Nobody understands the plight of the hapless slum dweller more than Jockin Arputham, 63. Arputham was born in Kolar, Karnataka of Tamilian parents. He did not complete high school and moved to Mumbai when he was eighteen. He fought for the cause of fellow slum dwellers who were facing eviction. In 1969, he formed the Bombay Slum Dwellers Federation, which he expanded in 1974 to make it the National Slum Dwellers Federation (NSDF).
In 1985, Arputham linked his federation with the Society for the Promotion of Area Resource Centers (SPARC). In 2000, he won the Ramon Magsaysay award for his work in the area of community building and helping the urban poor.
Today, the biggest challenge is shelter, in which the United Nations (UN) has failed. I think the major issue for the world is this. Latin America, Africa, etc have a need for shelter; and in India the issue is very big because we are a big country with a large population. But all over the world, all the political leaders have failed; maybe because it is not in their control. I myself lived on a pavement after migrating to Bombay. It was a big shock to me.
It is also a fact that 70 percent people here do not have access to a toilet. And a toilet does not require a huge budget. My other concern is, can we try to see how open-defecation-
free the country can be? My organisations, National Slum Dwellers Federation and Slum Dwellers International, built $500 million worth of toilets. The next important issue is shelter. I am working with the poorest of poor. In my concept I accept slum as an option.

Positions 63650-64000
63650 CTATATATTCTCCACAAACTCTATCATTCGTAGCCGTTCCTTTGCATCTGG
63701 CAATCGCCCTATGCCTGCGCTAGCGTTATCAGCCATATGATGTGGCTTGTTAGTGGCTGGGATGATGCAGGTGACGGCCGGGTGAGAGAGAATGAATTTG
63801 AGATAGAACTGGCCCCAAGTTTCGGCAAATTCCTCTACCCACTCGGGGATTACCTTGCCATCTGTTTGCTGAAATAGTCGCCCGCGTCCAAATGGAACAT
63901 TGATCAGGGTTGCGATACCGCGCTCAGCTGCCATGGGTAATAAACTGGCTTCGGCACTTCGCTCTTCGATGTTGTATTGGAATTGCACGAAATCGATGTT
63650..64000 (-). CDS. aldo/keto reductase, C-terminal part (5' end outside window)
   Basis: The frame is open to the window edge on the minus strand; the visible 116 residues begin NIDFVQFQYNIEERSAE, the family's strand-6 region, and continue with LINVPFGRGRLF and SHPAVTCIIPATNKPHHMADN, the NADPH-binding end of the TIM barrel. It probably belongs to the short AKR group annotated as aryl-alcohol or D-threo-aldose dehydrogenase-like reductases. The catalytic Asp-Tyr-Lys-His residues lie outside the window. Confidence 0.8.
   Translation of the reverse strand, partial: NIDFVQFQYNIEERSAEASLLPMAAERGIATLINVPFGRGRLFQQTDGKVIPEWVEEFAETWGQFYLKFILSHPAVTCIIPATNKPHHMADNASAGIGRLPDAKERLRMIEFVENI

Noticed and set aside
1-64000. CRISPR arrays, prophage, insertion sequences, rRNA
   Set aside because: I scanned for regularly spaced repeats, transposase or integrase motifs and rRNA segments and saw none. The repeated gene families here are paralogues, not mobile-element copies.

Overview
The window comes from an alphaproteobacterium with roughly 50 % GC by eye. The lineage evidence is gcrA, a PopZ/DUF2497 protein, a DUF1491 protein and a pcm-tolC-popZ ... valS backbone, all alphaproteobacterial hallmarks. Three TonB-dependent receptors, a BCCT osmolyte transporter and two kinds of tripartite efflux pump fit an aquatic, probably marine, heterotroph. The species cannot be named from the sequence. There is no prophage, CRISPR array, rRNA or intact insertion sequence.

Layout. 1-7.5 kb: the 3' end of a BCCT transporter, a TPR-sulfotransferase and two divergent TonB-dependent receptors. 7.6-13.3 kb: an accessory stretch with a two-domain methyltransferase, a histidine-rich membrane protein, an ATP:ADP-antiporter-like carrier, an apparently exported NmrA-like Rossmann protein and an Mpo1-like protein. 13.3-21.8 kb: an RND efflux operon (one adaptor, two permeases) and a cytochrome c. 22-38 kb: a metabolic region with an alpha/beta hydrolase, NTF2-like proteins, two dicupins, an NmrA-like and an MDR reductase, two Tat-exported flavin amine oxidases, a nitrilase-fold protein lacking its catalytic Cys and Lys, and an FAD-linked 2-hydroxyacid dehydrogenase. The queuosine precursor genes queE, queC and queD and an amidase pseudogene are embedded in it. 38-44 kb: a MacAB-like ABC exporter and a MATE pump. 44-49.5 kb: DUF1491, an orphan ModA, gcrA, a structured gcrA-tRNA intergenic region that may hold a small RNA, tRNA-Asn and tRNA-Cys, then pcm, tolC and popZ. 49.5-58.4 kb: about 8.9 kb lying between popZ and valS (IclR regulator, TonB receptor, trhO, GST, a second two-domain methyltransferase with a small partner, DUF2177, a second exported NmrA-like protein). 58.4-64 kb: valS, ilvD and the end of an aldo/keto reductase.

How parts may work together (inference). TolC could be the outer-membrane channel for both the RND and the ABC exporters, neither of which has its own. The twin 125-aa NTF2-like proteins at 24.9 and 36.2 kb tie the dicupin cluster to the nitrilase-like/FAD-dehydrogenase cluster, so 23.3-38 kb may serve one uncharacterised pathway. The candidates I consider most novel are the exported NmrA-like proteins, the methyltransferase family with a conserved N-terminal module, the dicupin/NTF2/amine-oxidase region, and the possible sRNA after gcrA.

Therefore, I developed a mechanism as I started working in India. I started working in my slum, then in the neighbouring slum, then I worked in the city, and now internationally. Then we formed Slum Dwellers International and now we work in 38 countries and there are a lot of countries in the pipeline. Very simply, it is about not putting the onus on the government or anybody else, but putting the onus on the people. You have to do it, and you have to feel you can do it, only then is it possible. You cannot continuously expect that somebody else will do everything for you. That is my concept. And it is happening.
We found a solution by organising the community. They take the responsibility, they go to the government or whatever agency and say to them, “we have an idea for change. We would like to build.”
When we go to a settlement, we start working with women. We do a survey of the settlement starting with the hut count, the area’s boundary, the age of the slum. We ask when did you come, how did you come, who is the landowner, what are the facilities you have, do you have drainage, water — and many other questions like that. Then we call for a meeting.
In Mumbai, there are 150 settlements with no toilets. We tell them, write a letter to the corporator and go and demand action. Go and meet the corporator, ask him to come with us, go with him to the municipality and ask them for a toilet. Go and demand from the government. Create a demand driven system.
When no contractor comes forward, we prepare the group, and we say, as an employment, why don’t you do it yourself? Then our communities take over construction. Ninety percent of our projects are made by the community. No regular contractors are willing to come and work in the slum. They feel they will make very little money on this. So then, we organise the community and we say who are the best managers of this toilet in the community.